HAPPY NEW YEAR!

To get you into the swing of reading for the new year, here is a special feature: A Festival of Short Stories, reviewed by Kathleen Jones

About a month or so ago it was National Short Story week, but I was so busy reading I didn’t manage to get a review up in time!  For a writer, the short story is a tricky form to tackle; there’s absolutely no room for error.  In a novel you can wander about a bit without the reader noticing too much, but in a short story you can’t waggle a toe without being found out. When I was a teenager I used to read stories a lot – can still remember the shock and awe of reading James Joyce’s The Dead, Scott Fitzgerald’s Bernice Bobs her Hair, Katherine Mansfield’s The Aloe.  Later I read Patricia Highsmith, Alice Munro, Angela Carter and then more recently Helen Dunmore, David Malouf, Ali Smith, and Raymond Carver.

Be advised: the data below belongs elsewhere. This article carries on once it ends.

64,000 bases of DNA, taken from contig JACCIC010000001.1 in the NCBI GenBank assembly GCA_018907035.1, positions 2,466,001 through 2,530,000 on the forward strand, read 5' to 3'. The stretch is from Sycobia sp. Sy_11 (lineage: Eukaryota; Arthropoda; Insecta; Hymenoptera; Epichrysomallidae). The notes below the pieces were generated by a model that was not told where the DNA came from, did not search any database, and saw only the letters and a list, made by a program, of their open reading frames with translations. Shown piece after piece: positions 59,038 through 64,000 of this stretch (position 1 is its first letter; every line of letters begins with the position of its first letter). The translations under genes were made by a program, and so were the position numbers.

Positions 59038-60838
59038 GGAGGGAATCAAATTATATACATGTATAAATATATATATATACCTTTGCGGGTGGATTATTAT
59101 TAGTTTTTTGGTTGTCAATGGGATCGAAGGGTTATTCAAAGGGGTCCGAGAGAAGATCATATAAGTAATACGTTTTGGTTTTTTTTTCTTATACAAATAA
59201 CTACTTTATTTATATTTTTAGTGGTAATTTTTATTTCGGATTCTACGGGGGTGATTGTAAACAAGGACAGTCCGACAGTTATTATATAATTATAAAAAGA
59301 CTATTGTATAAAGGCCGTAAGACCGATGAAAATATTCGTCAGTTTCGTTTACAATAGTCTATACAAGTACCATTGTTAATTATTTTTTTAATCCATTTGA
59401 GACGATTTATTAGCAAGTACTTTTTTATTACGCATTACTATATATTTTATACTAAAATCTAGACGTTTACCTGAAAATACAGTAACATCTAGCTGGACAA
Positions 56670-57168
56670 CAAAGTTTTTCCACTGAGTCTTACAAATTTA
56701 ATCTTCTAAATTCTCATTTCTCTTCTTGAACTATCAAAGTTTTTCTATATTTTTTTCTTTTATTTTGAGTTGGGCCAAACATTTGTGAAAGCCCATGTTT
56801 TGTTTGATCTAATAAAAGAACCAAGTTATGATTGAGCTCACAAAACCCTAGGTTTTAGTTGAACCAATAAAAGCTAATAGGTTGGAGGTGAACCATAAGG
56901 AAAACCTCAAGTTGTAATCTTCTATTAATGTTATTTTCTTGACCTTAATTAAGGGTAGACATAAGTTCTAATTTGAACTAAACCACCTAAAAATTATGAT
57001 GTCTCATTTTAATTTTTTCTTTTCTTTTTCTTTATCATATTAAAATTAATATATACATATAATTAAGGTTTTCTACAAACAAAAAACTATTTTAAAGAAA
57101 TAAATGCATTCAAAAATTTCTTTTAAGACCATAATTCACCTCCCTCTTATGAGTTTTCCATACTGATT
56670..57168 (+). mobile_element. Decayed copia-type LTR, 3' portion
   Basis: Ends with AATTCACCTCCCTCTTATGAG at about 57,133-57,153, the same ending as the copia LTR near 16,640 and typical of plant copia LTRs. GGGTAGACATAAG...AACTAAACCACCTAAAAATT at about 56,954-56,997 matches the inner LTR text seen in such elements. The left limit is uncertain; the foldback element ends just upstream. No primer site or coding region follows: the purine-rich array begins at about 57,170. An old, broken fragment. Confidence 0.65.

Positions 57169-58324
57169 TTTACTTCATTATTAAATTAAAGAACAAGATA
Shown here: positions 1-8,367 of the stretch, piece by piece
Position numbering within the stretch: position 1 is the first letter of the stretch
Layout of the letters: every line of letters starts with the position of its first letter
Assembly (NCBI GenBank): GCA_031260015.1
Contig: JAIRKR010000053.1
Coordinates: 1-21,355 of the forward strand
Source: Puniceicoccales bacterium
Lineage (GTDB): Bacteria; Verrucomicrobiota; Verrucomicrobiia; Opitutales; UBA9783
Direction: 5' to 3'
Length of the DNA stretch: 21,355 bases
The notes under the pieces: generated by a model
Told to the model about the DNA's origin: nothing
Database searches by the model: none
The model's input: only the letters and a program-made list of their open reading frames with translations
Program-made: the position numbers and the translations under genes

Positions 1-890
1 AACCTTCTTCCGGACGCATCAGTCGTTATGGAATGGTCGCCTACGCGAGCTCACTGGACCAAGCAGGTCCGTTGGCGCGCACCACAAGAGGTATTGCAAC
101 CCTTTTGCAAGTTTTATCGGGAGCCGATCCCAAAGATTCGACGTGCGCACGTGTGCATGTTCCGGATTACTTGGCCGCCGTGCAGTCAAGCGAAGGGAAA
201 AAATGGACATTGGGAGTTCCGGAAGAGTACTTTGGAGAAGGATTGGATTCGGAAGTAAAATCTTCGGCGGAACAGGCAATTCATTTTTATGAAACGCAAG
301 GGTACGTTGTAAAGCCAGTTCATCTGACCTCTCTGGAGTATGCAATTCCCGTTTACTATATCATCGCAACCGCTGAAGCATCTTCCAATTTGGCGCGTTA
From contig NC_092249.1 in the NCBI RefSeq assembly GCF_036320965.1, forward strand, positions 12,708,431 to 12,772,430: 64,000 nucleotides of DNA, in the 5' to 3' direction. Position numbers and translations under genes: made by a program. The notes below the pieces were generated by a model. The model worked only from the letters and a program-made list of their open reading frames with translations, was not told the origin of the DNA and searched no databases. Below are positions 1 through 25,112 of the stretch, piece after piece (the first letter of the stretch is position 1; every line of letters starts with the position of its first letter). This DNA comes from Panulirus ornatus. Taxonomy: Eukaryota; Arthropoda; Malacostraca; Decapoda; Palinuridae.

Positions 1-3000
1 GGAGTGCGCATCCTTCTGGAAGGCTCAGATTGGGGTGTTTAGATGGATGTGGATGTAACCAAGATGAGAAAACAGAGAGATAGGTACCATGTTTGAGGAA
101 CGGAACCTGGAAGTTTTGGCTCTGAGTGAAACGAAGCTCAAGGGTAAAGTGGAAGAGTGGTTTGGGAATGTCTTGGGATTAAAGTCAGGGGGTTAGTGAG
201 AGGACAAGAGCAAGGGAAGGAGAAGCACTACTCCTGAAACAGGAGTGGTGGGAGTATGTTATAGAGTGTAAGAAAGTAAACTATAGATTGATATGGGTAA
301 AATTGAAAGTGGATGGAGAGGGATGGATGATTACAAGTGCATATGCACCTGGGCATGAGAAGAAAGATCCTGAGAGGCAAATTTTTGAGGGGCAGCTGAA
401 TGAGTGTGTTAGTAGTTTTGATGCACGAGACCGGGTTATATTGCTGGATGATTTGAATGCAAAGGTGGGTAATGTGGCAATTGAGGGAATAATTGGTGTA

There’s less of a market now for short stories.  Many periodicals have given up including them and publishers don’t want them because they don’t make enough money.  The cult of the novel has somehow swept them off the main road onto the literary verge.  But they still seem to me to be exciting.  It’s a form you can play with, between the poem and the novel –  a vehicle for an image, or a small idea.  They can be impressionistic, poetic, cold and hard as a knife, as oral as a play, as introspective as memoir, as vernacular as a street conversation.